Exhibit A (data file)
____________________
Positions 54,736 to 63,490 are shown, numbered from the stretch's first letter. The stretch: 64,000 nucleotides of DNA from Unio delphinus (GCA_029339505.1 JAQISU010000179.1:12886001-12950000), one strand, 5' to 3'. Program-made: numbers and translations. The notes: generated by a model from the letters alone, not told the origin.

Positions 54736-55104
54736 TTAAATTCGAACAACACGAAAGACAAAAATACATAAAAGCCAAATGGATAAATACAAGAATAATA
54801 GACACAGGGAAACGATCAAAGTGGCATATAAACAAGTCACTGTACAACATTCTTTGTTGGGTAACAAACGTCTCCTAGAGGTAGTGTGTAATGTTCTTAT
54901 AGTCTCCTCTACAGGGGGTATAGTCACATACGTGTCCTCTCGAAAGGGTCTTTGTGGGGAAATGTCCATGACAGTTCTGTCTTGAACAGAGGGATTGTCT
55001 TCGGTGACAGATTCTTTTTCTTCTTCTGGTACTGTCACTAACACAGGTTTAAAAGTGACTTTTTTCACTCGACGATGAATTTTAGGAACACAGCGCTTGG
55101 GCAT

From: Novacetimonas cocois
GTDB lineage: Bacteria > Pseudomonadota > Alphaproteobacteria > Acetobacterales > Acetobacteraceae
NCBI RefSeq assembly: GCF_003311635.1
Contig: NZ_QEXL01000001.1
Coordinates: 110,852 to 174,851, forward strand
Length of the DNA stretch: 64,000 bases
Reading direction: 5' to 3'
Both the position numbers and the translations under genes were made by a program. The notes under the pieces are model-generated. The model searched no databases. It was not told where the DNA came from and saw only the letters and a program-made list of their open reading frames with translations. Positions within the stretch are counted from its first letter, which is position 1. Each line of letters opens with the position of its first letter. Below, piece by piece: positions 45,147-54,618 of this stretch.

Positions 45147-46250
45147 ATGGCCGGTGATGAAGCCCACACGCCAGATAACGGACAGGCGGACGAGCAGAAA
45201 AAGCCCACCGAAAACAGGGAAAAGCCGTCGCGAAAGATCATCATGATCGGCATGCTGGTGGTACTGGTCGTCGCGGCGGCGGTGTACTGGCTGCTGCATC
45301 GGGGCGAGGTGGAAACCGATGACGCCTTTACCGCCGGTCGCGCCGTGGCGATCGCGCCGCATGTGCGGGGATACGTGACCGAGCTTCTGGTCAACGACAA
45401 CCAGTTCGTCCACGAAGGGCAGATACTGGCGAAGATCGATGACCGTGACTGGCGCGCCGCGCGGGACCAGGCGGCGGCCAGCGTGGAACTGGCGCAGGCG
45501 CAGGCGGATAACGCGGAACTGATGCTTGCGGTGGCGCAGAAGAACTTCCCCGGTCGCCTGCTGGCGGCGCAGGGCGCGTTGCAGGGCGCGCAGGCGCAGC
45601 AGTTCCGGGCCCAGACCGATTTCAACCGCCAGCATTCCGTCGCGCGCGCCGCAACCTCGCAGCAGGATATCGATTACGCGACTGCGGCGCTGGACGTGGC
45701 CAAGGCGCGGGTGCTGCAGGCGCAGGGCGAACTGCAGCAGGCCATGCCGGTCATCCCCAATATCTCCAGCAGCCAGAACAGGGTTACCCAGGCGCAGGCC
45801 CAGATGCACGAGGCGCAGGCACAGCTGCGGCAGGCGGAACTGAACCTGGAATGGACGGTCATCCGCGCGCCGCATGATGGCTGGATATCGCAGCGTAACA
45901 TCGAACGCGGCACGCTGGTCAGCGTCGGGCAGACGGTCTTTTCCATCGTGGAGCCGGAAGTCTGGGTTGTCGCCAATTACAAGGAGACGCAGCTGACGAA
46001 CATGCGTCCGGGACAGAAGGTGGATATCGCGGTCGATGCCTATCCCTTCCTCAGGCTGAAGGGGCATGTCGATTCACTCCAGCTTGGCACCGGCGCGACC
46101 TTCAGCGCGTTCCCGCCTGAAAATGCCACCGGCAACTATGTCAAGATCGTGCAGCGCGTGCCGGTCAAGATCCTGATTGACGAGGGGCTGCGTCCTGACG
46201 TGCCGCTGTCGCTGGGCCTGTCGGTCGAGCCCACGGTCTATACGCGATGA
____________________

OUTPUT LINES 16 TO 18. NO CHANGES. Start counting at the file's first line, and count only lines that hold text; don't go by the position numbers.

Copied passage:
Positions 45147-46250
45147 ATGGCCGGTGATGAAGCCCACACGCCAGATAACGGACAGGCGGACGAGCAGAAA
45201 AAGCCCACCGAAAACAGGGAAAAGCCGTCGCGAAAGATCATCATGATCGGCATGCTGGTGGTACTGGTCGTCGCGGCGGCGGTGTACTGGCTGCTGCATC